The course grade will be calculated from a series of assessments and assignments, all of which are intended
to engage your interest and provide context for interpreting the significance of landmark occasions, figures,
and events. Some assignments, such as the assessments, encourage you to work while studying to ensure
HY 1110, American History I
the retention and accuracy of the information. Others, including the unit assignments,
will ask GUIDE
you to use your
UNIT x STUDY
general understanding of settings, attitudes, and events to become engaged in
the time itself. More details will
be available each step of the way.
Before starting any course, it is helpful to take the time to closely inspect the materials available to you. This
course does not rely on any specifically assigned textbook, but instead will be led and directed primarily from
these unit lessons, supported and enhanced by accompanying online and library resources. As we enter each
unit, you will be directed concerning how and where to find these details, which will also come with an
introduction to the online library and how to use an . For additional tips on success in
the online classroom, US News recent article, 5 Tips to Succeed in an Online Course, is worth a quick
review. (For more information, see http://www.usnews.com/education/online-education/articles/2013/01/14/5tips-to-succeed-in-an-online-course).
The unit lesson in each unit study guide provides not only an overview of the different chronologies (including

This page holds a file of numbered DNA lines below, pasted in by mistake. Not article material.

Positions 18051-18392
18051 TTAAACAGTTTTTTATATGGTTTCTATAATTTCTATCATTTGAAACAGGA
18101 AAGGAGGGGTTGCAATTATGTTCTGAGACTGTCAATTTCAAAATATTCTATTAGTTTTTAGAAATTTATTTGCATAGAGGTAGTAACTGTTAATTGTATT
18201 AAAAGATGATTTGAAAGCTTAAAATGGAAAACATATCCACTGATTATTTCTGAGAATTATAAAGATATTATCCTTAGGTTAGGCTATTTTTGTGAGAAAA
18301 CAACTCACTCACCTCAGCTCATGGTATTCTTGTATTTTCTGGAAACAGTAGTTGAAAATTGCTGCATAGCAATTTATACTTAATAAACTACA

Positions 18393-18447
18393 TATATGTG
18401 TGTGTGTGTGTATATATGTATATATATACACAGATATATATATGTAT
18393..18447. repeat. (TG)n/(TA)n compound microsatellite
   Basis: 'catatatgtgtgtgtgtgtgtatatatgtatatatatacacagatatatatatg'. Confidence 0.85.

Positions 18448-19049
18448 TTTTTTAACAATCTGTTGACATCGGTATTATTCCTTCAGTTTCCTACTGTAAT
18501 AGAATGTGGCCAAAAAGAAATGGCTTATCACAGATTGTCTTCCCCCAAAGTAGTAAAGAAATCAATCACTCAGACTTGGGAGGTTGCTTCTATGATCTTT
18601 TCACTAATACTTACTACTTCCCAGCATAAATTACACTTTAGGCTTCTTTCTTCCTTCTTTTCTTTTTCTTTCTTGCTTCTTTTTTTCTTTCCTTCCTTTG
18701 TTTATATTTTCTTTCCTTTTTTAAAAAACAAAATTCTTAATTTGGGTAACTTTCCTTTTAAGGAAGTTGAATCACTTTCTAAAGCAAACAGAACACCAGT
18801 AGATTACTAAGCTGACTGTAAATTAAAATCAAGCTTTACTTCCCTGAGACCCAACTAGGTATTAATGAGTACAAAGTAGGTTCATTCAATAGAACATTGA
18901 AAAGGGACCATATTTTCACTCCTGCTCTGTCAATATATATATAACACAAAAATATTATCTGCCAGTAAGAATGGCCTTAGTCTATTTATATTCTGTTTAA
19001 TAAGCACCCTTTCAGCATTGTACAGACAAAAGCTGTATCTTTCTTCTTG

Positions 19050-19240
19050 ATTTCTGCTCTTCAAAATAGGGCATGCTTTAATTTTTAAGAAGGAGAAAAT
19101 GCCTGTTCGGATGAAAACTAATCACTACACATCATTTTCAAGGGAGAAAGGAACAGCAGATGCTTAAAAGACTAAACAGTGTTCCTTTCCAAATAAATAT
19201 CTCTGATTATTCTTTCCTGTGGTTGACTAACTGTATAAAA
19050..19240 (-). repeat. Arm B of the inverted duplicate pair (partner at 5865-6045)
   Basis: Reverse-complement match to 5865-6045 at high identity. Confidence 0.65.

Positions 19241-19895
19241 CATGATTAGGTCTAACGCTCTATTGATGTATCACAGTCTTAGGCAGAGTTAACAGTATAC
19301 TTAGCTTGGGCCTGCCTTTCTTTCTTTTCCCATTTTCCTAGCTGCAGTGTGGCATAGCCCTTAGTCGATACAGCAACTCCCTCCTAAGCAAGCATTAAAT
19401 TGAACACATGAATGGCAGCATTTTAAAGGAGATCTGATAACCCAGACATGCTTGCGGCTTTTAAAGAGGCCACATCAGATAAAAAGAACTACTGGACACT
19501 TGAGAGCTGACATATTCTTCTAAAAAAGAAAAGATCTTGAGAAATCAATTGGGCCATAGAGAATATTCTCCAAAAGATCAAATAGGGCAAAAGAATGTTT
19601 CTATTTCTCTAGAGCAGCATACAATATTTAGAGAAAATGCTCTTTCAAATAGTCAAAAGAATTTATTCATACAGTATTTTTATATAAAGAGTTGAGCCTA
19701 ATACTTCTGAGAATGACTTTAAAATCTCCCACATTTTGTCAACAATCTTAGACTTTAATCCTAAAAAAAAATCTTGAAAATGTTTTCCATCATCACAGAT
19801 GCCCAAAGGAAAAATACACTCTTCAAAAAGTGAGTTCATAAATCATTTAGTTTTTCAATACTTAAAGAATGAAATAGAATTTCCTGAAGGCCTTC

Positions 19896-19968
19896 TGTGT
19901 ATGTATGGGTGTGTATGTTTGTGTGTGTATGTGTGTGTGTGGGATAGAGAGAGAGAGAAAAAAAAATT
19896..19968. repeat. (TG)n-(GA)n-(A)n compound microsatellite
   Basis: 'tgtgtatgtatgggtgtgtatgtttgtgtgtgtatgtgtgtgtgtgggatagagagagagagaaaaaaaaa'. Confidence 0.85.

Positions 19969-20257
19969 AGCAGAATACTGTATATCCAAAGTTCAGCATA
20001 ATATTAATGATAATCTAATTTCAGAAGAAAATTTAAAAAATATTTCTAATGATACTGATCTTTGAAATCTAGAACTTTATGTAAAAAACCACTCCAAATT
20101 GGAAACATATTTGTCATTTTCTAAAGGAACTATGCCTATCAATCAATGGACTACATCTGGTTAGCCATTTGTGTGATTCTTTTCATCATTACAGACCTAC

topics of significance), it also references suggested readings, activities, and resources that will prove helpful
to your study and completion of course requirements. Please enjoy this course. Answers to common issues
are provided in the announcements, but if there are questions or concerns, do not hesitate to contact your
It is best to start with an identification of the setting and timeline. While this course is titled American History,
this is just a reference to modern United States political borders. The first few units of this course must
explore a much wider world in order to introduce the nations unique development. Be sure when reading not
to confuse the meaning of current references to America and the United States in this course, because
they are not synonymous.
America most often refers to a physical land mass, generally some part of the North or South American
continents, the centralized land masses between them, and/or the accompanying islands, which are situated
in the far west Atlantic and far east Pacific Oceans. The term United States, however, is a direct reference to
a unified political entity of independent states, starting in 1776, with borders that will spread as our course
progresses. This first unit will explore the events up to the year AD 1600 (present era) and describe the
movements of cultures native to North, South, and Mesoamerica as well as the migration to, and creation of,
European colonies in the New World.
Scientists and historians continue to discover new evidence and develop new theories about the movement
and development of cultures. Today, a popular hypothesis is that the sub-arctic region to the west of modern
Alaska, now known as the Bering Straits, was once a solid mass of land that connected the modern
continents of Asia and North America until approximately 14,000 BC. It is via this land mass, known today as